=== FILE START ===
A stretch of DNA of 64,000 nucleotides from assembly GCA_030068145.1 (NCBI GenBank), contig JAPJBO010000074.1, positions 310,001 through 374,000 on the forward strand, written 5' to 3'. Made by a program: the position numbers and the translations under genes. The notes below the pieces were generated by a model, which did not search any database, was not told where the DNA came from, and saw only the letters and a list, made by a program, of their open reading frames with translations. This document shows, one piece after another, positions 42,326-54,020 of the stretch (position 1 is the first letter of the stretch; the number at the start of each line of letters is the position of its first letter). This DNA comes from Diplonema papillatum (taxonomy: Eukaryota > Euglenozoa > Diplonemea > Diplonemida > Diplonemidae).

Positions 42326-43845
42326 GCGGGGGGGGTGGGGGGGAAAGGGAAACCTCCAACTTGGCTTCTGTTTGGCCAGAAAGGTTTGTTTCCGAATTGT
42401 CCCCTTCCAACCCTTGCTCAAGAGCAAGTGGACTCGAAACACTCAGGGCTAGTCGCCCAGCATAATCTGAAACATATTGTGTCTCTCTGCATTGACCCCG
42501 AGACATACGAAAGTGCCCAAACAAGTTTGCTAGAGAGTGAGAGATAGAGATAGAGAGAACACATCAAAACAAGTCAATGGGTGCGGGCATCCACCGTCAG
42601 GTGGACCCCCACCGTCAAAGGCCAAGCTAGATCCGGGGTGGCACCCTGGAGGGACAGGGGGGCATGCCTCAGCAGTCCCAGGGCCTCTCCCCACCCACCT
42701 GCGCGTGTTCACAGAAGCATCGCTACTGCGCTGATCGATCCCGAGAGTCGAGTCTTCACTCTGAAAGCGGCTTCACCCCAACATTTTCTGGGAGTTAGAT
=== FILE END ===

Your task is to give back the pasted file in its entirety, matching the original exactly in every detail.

A stretch of DNA of 64,000 nucleotides from assembly GCA_030068145.1 (NCBI GenBank), contig JAPJBO010000074.1, positions 310,001 through 374,000 on the forward strand, written 5' to 3'. Made by a program: the position numbers and the translations under genes. The notes below the pieces were generated by a model, which did not search any database, was not told where the DNA came from, and saw only the letters and a list, made by a program, of their open reading frames with translations. This document shows, one piece after another, positions 42,326-54,020 of the stretch (position 1 is the first letter of the stretch; the number at the start of each line of letters is the position of its first letter). This DNA comes from Diplonema papillatum (taxonomy: Eukaryota > Euglenozoa > Diplonemea > Diplonemida > Diplonemidae).

Positions 42326-43845
42326 GCGGGGGGGGTGGGGGGGAAAGGGAAACCTCCAACTTGGCTTCTGTTTGGCCAGAAAGGTTTGTTTCCGAATTGT
42401 CCCCTTCCAACCCTTGCTCAAGAGCAAGTGGACTCGAAACACTCAGGGCTAGTCGCCCAGCATAATCTGAAACATATTGTGTCTCTCTGCATTGACCCCG
42501 AGACATACGAAAGTGCCCAAACAAGTTTGCTAGAGAGTGAGAGATAGAGATAGAGAGAACACATCAAAACAAGTCAATGGGTGCGGGCATCCACCGTCAG
42601 GTGGACCCCCACCGTCAAAGGCCAAGCTAGATCCGGGGTGGCACCCTGGAGGGACAGGGGGGCATGCCTCAGCAGTCCCAGGGCCTCTCCCCACCCACCT
42701 GCGCGTGTTCACAGAAGCATCGCTACTGCGCTGATCGATCCCGAGAGTCGAGTCTTCACTCTGAAAGCGGCTTCACCCCAACATTTTCTGGGAGTTAGAT